# Indifference, Independence and MaxEnt

## Manfred Schramm and Michael Greiner

### Abstract

Through completing an underspecified probability model, ME supports
non-monotonic inferences. Some major aspects of how this is done by
ME can be understood from the background of two principles of
rational decision: the concept of indifference and the concept of
independence. In a formal specification ME can be viewed as
(conservative) extension of these principles; so these principles
shed light on the ``magical'' decisions of ME. But the other direction
is true as well: Since ME is a ``correct'' representation of the set of
models (Concentration-Theorem), it elucidates these two principles
(e.g. it can be shown, that the knowledge of independencies can be of
very different information-theoretic value). These principles and their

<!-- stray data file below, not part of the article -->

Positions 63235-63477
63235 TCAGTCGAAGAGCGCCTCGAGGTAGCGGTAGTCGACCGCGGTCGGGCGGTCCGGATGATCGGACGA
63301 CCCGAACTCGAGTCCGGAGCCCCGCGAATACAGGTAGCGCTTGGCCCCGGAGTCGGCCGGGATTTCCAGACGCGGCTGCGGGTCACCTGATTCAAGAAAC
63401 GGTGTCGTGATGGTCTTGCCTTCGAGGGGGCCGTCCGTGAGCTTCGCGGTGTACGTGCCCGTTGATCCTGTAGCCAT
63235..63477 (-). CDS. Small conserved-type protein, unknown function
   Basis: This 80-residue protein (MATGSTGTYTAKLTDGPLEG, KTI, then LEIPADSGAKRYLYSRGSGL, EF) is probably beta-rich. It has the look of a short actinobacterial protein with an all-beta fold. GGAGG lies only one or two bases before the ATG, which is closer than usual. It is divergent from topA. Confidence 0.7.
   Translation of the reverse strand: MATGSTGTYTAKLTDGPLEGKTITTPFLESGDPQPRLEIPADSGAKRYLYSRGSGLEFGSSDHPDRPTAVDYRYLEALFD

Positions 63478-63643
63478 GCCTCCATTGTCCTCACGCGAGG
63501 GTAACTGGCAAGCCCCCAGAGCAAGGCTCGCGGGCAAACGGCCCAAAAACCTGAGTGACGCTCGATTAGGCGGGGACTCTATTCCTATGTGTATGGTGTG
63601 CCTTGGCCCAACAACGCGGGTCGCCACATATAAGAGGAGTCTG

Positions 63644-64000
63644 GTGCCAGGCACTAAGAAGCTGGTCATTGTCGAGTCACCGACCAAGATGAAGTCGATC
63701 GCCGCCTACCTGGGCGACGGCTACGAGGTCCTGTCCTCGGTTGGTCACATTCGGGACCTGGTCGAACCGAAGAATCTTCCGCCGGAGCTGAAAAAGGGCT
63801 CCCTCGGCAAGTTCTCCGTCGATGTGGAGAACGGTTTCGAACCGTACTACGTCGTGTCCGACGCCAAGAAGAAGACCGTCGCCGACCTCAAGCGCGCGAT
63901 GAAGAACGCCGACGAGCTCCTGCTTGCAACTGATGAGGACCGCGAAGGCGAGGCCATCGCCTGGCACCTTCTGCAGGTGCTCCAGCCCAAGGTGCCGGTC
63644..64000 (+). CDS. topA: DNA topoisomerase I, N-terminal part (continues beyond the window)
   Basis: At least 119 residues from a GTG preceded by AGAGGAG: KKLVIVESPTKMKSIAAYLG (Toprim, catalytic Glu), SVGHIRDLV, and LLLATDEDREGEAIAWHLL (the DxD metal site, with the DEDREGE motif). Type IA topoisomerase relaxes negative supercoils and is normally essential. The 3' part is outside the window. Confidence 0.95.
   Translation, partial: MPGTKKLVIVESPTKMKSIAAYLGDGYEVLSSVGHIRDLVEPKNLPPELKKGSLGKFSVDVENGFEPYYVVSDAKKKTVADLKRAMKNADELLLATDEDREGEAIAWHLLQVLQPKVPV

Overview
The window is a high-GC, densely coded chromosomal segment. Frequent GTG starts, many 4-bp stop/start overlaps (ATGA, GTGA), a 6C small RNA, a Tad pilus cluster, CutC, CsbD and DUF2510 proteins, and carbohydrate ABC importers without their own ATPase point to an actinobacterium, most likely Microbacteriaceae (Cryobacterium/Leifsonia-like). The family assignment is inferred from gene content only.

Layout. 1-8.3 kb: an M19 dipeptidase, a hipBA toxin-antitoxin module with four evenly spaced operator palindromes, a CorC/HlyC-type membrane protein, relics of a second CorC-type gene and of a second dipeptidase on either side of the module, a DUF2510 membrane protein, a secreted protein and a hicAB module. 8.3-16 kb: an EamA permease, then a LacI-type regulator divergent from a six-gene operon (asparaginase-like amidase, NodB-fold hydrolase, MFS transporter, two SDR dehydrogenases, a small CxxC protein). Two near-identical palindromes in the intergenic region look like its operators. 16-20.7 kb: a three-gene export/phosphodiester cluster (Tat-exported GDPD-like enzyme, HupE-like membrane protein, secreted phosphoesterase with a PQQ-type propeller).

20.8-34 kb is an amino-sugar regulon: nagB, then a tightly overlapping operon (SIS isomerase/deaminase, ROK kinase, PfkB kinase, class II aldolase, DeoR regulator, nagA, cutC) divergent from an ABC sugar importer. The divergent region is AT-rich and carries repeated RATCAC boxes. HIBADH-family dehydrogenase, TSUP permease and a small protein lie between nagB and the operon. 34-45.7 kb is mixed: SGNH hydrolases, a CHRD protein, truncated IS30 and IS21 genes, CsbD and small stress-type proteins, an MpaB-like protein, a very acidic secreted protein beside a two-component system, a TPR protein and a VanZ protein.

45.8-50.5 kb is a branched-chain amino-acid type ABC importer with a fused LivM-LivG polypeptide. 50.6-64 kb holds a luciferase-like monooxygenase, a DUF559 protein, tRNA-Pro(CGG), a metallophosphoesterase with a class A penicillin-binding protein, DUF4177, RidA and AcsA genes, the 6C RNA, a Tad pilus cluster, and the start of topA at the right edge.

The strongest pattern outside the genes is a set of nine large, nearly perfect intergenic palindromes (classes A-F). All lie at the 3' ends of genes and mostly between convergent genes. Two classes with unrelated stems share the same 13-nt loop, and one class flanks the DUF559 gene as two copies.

calculi are not just arbitrary ideas: When extended to work with
qualitative constraints which are modelled by probability intervals,
each calculus can be successfully applied to V. Lifschitz`s Benchmarks
and is able to infer some instances of them. Since ME is strictly
stronger than the combination of the two principles, it yields a powerful
tool for decisions in situations of incomplete knowledge. To give an
example, a well-known problem of statistical inference (Simpson-Paradox)
will serve as an illustration throughout the talk.

MaxEnt 94 Abstracts / mas@mrao.cam.ac.uk